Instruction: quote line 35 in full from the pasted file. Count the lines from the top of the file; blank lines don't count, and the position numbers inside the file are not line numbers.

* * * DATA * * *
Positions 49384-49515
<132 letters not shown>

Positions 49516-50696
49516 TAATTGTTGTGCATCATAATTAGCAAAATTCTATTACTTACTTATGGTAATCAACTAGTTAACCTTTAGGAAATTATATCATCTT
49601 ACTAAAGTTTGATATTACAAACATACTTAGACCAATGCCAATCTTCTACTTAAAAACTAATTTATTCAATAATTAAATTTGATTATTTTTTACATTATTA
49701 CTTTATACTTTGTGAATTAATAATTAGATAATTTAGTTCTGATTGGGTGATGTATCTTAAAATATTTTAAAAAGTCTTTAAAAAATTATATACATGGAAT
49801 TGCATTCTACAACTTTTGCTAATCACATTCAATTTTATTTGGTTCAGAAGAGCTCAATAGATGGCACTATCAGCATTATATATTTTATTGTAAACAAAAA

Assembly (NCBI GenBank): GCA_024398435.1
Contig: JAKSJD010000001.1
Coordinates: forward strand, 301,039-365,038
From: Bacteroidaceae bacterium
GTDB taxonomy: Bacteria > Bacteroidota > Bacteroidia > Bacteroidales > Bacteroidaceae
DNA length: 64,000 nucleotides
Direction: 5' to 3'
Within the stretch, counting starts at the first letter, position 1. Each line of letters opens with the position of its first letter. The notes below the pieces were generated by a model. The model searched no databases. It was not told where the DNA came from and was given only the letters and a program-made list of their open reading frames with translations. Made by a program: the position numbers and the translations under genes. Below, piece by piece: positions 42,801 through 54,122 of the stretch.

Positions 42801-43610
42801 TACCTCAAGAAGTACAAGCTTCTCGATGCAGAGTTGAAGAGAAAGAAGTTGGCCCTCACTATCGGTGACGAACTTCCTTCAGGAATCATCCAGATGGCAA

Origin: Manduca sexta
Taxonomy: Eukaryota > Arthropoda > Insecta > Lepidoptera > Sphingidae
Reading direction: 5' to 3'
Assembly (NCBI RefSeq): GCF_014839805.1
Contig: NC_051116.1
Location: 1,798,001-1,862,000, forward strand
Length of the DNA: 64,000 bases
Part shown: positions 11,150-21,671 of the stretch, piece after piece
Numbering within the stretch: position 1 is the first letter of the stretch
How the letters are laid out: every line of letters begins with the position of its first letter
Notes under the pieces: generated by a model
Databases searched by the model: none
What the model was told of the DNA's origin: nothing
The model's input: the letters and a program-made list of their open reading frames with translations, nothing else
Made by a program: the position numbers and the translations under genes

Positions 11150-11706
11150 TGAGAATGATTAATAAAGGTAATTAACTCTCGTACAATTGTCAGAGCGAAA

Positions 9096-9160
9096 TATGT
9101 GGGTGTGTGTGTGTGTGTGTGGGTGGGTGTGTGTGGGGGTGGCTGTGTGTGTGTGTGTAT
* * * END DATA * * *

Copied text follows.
Positions 9096-9160